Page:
The Walk and Turn test is a divided attention test that is the second of the three field sobriety tests that may be administered to drivers suspected of DUI/OVI. While observing your performance on the test, the officer will be looking for eight clues, with the test being failed if two clues are present. It is never advisable to submit to this or any other field sobriety test.
The officer will begin the test by instructing you to stand with your right foot in front of your left, touching heel-to-toe. The officer will then demonstrate how the test is performed and give you a series of instructions. The scoring of this test begins immediately when the officer begins to give you instructions. The following are the eight clues of impairment for the Walk and Turn Test:
- The subject cannot maintain balance during the instructions;
- The subject starts the test too early;
- Stopping while walking;
- Not touching heel-to-toe;
- Stepping off the line;
- Raising arms for balance;
- Turning improperly; and
- Taking an incorrect number of steps.
1. Subject Cannot Maintain Balance During Instructions
The National Highway Traffic Safety Administration (NHTSA) manual requires that law enforcement instruct individuals to place their left foot on an imaginary line and place their right foot directly in front of their left, touching heel-to-toe. The person is then told to remain in that position until the instructions are finished. At the beginning of the Walk and Turn test, the individual must maintain their balance on the line and listen to the officer’s instructions. If the person fails to do this, the officer records it as a clue of impairment.
2. Subject Starts the Test Too Early
The NHTSA mandates that officers instruct individuals to not being the test until the instructions are completed. If the person begins the test before the instructions are complete, the officer will record the clue.
3. Stopping While Walking
The officer will instruct the person to not stop while walking while performing the test. If the individual ceases to walk, the officer will record the clue.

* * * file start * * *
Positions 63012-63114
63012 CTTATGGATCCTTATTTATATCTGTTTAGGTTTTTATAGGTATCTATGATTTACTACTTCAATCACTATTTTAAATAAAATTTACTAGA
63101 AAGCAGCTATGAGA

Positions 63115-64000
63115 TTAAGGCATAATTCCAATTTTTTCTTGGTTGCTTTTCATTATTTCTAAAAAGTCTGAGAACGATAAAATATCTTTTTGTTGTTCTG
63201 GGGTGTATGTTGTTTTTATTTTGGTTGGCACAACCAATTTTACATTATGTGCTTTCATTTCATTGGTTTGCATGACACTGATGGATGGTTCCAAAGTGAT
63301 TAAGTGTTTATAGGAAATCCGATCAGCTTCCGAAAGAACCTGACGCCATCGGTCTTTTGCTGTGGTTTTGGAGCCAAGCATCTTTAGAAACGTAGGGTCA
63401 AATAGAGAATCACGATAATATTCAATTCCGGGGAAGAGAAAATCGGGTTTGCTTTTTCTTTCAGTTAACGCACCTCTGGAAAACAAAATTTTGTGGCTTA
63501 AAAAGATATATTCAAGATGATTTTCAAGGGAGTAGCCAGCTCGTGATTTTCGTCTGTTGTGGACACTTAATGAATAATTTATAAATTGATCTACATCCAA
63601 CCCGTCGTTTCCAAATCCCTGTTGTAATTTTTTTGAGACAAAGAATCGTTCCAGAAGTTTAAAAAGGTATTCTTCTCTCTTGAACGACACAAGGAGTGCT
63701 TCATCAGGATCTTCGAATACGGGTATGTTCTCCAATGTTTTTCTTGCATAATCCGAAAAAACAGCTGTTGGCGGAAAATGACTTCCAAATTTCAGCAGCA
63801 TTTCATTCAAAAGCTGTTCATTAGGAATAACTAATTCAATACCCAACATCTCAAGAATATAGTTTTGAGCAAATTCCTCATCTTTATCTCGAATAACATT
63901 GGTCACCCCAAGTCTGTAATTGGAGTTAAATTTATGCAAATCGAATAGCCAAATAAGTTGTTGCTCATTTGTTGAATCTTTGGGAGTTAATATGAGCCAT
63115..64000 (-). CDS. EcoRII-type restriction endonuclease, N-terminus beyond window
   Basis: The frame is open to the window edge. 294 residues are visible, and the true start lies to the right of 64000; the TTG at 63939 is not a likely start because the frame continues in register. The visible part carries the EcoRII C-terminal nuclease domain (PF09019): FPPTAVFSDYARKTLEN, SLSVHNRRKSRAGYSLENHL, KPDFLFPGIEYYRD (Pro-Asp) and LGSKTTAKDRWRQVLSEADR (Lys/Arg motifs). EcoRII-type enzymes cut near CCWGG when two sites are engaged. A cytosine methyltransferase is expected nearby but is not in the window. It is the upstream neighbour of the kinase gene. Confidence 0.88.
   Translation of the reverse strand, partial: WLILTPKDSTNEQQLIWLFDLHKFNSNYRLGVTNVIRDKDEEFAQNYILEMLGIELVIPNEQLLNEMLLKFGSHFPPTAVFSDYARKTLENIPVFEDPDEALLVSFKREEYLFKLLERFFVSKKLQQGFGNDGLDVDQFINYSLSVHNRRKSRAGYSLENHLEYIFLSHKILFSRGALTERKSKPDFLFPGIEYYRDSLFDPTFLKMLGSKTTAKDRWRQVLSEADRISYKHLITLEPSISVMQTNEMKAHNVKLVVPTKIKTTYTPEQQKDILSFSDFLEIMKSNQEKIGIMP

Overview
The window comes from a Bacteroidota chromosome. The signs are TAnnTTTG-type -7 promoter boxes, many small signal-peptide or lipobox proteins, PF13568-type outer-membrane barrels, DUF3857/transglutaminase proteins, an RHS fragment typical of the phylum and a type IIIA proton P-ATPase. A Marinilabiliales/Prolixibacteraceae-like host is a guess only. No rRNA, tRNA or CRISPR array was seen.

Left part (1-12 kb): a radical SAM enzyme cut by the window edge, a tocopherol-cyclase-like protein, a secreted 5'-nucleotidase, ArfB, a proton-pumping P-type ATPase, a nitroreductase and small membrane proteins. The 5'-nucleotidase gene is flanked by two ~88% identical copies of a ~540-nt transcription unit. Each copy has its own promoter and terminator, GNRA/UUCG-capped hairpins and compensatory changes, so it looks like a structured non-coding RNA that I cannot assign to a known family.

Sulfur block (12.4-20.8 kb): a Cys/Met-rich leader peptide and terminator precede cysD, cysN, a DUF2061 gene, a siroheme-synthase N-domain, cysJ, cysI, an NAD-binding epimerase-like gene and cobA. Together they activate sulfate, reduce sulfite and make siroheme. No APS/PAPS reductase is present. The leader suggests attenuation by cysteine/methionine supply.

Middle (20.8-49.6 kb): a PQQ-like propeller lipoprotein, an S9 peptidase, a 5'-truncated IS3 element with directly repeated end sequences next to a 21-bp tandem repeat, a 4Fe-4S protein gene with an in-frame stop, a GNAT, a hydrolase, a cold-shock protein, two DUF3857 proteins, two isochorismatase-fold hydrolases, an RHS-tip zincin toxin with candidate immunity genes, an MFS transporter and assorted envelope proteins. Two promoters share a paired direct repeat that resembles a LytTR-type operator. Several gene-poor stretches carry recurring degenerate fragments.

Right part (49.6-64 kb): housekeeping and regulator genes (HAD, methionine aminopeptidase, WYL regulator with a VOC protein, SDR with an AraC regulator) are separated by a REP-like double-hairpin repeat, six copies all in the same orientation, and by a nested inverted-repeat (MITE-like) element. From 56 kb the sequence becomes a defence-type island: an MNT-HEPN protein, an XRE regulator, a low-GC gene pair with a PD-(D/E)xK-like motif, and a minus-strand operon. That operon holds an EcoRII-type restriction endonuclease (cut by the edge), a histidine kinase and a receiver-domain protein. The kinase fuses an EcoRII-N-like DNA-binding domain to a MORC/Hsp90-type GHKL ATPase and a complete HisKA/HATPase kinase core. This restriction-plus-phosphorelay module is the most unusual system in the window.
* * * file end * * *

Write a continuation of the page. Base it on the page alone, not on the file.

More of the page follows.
4. Not Touching Heel-to-Toe
Officers are required to instruct the person that they must touch heel-to-toe on each of the required 9 steps down the line and each of the 9 steps back. If a space of more than ½ inch is present between the heel and toe, the officer will record a clue.
5. Stepping Off the Line
The NHTSA manual requires that officer are to instruct individuals that they are to take the required steps down an imaginary line and then back. If the person steps off the imaginary line at any time, the officer will record a clue.
6. Raising Arms for Balance
Individuals are instructed by officers that they are to keep their arms at their sides during the entire test. If the person raises his or her arms more than 6 inches from their sides during the test, a clue is recorded.
7. Turning Improperly
The NHTSA manual requires that officers instruct individuals that after taking 9 steps heel-to-toe down an imaginary line, they are to keep their front foot on the line, and turn by taking a series of small steps with the other foot. The officer is required to demonstrate this to the individual. If the person removes their foot from the line while turning, or does not take a series of small steps while turning (e.g., pivots or spins), the officer will record a clue.
8. Incorrect Number of Steps
If the person takes an incorrect number of steps, the officer will record a clue of impairment.
If an individual exhibits 2 or more clues during the Walk and Turn test, the person will be deemed to have failed the test. Many people have difficulty with this test, particularly when other officers are at the scene or during inclement weather. Moreover, for most people this is the first time they have performed this test. An exhaustive list of instructions, combined with an intimidating atmosphere, lead many people to fail this test. Furthermore, law enforcement sometimes fail to administer this test properly, such as by given incorrect instructions or not properly demonstrating the test. This leads to the validity of the test being compromised.
Columbus and Delaware, Ohio DUI/OVI Defense Attorney
If you have been charged with a DUI/OVI offense in Columbus or Delaware, Ohio, call Johnson Legal, LLC at (614) 987-0192. DUI/OVI defense is a very technical and complicated field of law. Attorney David Johnson is an experienced DUI/OVI attorney who will discuss your case, assist you in preparing a strong defense, and vigorously defend you against the DUI/OVI charge.